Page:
There has been much hyperbole in the reaction to a review by broadcaster MediaWorks of its evening current affairs show Campbell Live. The troubled media company is looking to improve its advertising revenue from the slot immediately after its 6pm news and may change or replace the Campbell programme which has occupied the space for 10 years.

Critics' knees jerked. An end to serious journalism. The demise of the last journalist who cares. The last nail in a coffin for news, public interest and political accountability. An act of political string-pulling to advantage the Government and de-fang the left.

Even John Campbell, as professional and accomplished as ever amid the publicity storm, would likely cringe at the over-reactions. He knows numerous journalists within his own company will continue to provide strong disclosure journalism holding the powerful to account. The team on what was 3rd Degree, who illuminated the injustice against Teina Pora; Patrick Gower and a press gallery team which puts the bite on allcomers; and a wider newsroom which has marked 3News as a feisty, if idiosyncratic, pursuer of stories which matter. Beyond MediaWorks, fine public interest journalism is undertaken on competing television stations, radio, in newspapers, magazines and in all kinds of places online. It is trite to view Campbell Live as the sole holder of that important flame. It belittles so much else that is of value.

The Campbell show distinguishes itself in the old journalistic mission of 'comforting the afflicted and afflicting the comfortable'. It does it well but if it bangs on too long on the same subject it can lose resonance with the public. Commercial television exists on ratings. The supply of news cannot be divorced from the demand for it. In a public service television market it might well be safe to ignore what the audience wants and to educate them on what they really need. Not so in the fight against the commercialised state broadcaster TVNZ.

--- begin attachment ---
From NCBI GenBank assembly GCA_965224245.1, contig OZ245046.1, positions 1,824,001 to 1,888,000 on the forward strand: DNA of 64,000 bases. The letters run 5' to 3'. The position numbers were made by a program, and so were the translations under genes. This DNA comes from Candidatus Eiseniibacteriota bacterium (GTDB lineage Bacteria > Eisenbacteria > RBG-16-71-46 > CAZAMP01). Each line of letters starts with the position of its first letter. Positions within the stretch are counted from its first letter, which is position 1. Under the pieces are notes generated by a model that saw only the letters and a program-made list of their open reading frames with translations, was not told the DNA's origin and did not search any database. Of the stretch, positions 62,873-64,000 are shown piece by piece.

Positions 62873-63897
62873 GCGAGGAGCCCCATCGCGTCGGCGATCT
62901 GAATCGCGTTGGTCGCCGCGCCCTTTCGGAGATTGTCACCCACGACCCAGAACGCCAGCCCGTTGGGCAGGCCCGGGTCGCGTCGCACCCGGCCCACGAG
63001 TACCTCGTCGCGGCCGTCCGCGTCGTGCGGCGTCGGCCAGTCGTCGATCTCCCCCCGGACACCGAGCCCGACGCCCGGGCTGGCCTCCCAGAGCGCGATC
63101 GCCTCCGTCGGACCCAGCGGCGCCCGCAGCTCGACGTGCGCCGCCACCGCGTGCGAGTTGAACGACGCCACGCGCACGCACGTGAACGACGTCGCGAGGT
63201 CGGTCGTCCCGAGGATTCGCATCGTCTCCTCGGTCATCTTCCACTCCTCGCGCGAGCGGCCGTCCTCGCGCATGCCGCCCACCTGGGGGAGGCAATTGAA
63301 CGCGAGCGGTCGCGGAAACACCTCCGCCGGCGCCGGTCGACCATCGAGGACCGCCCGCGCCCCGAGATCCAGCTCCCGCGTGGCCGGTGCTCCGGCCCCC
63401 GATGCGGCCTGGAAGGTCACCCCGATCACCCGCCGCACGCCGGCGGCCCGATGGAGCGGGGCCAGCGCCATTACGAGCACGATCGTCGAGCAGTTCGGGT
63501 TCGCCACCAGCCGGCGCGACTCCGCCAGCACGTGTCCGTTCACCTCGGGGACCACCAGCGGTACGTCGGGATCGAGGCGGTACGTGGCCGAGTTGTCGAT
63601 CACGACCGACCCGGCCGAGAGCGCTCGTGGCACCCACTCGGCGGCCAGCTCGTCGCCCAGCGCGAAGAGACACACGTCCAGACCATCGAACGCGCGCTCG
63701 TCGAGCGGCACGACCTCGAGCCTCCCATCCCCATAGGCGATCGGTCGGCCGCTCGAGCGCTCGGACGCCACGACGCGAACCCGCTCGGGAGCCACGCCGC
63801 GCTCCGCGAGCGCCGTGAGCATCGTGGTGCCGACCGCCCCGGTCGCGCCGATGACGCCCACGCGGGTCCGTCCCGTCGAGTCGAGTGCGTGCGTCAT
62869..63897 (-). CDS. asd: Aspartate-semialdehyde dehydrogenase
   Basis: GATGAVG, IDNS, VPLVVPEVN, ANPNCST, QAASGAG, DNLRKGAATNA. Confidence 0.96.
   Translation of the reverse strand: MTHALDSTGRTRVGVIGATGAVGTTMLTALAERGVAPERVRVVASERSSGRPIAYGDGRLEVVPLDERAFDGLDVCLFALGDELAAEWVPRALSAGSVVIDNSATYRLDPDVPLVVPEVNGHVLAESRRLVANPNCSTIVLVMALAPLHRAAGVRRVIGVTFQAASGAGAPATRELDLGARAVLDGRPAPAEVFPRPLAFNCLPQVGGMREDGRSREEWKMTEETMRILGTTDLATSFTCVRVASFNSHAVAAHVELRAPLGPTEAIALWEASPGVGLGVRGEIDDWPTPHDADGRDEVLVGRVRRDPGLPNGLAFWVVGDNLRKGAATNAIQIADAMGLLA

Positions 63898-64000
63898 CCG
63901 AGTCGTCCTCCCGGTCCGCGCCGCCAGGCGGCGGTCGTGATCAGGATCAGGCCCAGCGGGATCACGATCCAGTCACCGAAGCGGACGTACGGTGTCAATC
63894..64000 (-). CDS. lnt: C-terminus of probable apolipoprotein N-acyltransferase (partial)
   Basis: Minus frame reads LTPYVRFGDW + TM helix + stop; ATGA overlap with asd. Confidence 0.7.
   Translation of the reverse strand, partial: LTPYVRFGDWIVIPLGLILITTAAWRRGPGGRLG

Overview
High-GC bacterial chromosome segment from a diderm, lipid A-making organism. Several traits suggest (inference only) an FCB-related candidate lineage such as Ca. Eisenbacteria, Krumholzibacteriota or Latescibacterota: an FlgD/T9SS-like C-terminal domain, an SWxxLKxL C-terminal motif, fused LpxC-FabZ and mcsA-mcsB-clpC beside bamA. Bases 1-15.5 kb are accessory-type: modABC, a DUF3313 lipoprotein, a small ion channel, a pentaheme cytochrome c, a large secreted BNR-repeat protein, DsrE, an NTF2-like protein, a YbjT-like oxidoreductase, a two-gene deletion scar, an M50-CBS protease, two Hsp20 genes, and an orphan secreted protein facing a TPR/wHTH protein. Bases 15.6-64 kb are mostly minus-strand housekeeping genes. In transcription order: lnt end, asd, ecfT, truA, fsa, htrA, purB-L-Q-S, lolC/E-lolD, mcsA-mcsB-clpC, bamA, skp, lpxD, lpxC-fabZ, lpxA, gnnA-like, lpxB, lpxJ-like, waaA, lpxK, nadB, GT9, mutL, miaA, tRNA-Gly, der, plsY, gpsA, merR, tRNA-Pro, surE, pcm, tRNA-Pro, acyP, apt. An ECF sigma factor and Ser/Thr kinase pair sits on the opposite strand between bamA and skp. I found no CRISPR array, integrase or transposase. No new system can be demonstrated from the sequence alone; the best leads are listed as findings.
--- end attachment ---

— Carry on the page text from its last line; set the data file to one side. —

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The allegation that somehow Prime Minister John Key and/or a vast right-wing conspiracy has put pressure on Mr Key's friend, MediaWorks chief executive Mark Weldon, to rid them of this turbulent presenter seems overblown. Campbell Live did harangue this Government, frequently when needed. Yet it did so against Labour in its earlier life. More likely, the all-knowing new CEO and his board director Julie Christie have tired of the show's tone and heard enough from their circles of friends to conclude the audience ratings represent entrenched public feeling. Some corporate types are low in empathy and suffer from poor attention spans.

It would be a shame if an evening current affairs programme disappeared from our second major broadcaster. When big news happens, the public benefits when programmes beyond the news try to explore what has really gone on. A proper review of Campbell Live need not be a death sentence. It could rejuvenate the show - a second presenter, a new format, a less earnest menu - and give it a second wind that helps everyone breathe a whole lot easier.